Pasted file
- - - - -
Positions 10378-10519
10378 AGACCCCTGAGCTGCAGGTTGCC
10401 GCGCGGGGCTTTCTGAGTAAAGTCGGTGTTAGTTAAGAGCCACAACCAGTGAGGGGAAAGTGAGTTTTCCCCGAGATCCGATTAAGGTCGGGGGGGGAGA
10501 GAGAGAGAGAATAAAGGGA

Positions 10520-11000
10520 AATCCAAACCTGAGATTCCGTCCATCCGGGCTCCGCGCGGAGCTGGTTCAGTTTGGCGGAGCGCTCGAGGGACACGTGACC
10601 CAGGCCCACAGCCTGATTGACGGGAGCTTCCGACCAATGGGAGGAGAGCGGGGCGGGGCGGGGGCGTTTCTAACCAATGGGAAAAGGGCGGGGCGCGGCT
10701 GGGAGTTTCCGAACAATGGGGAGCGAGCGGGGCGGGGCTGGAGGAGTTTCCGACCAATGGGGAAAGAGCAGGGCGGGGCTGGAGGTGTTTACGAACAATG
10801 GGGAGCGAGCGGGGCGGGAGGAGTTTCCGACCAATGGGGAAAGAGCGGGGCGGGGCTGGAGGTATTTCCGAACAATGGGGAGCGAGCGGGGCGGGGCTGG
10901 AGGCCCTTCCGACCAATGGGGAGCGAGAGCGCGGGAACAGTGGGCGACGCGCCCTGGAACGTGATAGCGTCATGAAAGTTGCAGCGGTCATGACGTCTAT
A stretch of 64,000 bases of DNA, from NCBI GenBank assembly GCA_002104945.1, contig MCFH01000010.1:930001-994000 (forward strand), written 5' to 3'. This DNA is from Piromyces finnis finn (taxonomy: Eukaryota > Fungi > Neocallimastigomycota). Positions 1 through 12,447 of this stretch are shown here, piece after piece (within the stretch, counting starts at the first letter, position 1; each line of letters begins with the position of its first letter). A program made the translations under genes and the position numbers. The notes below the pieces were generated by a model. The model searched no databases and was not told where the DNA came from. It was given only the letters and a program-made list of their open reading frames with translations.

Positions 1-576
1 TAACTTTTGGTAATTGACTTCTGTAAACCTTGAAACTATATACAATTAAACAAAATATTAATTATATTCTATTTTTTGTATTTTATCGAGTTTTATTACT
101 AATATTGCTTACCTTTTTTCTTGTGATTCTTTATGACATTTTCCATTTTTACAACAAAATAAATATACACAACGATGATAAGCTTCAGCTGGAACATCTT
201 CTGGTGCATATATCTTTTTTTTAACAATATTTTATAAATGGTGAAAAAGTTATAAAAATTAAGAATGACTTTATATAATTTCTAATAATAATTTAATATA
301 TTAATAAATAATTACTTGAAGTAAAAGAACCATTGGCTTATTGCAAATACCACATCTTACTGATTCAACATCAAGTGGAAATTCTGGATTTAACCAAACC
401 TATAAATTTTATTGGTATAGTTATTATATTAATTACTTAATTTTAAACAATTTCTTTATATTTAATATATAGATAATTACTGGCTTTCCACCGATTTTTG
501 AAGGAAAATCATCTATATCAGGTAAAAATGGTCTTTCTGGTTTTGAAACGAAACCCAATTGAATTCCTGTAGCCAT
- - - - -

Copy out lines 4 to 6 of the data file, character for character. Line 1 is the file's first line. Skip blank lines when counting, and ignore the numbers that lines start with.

10501 GAGAGAGAGAATAAAGGGA

Positions 10520-11000
10520 AATCCAAACCTGAGATTCCGTCCATCCGGGCTCCGCGCGGAGCTGGTTCAGTTTGGCGGAGCGCTCGAGGGACACGTGACC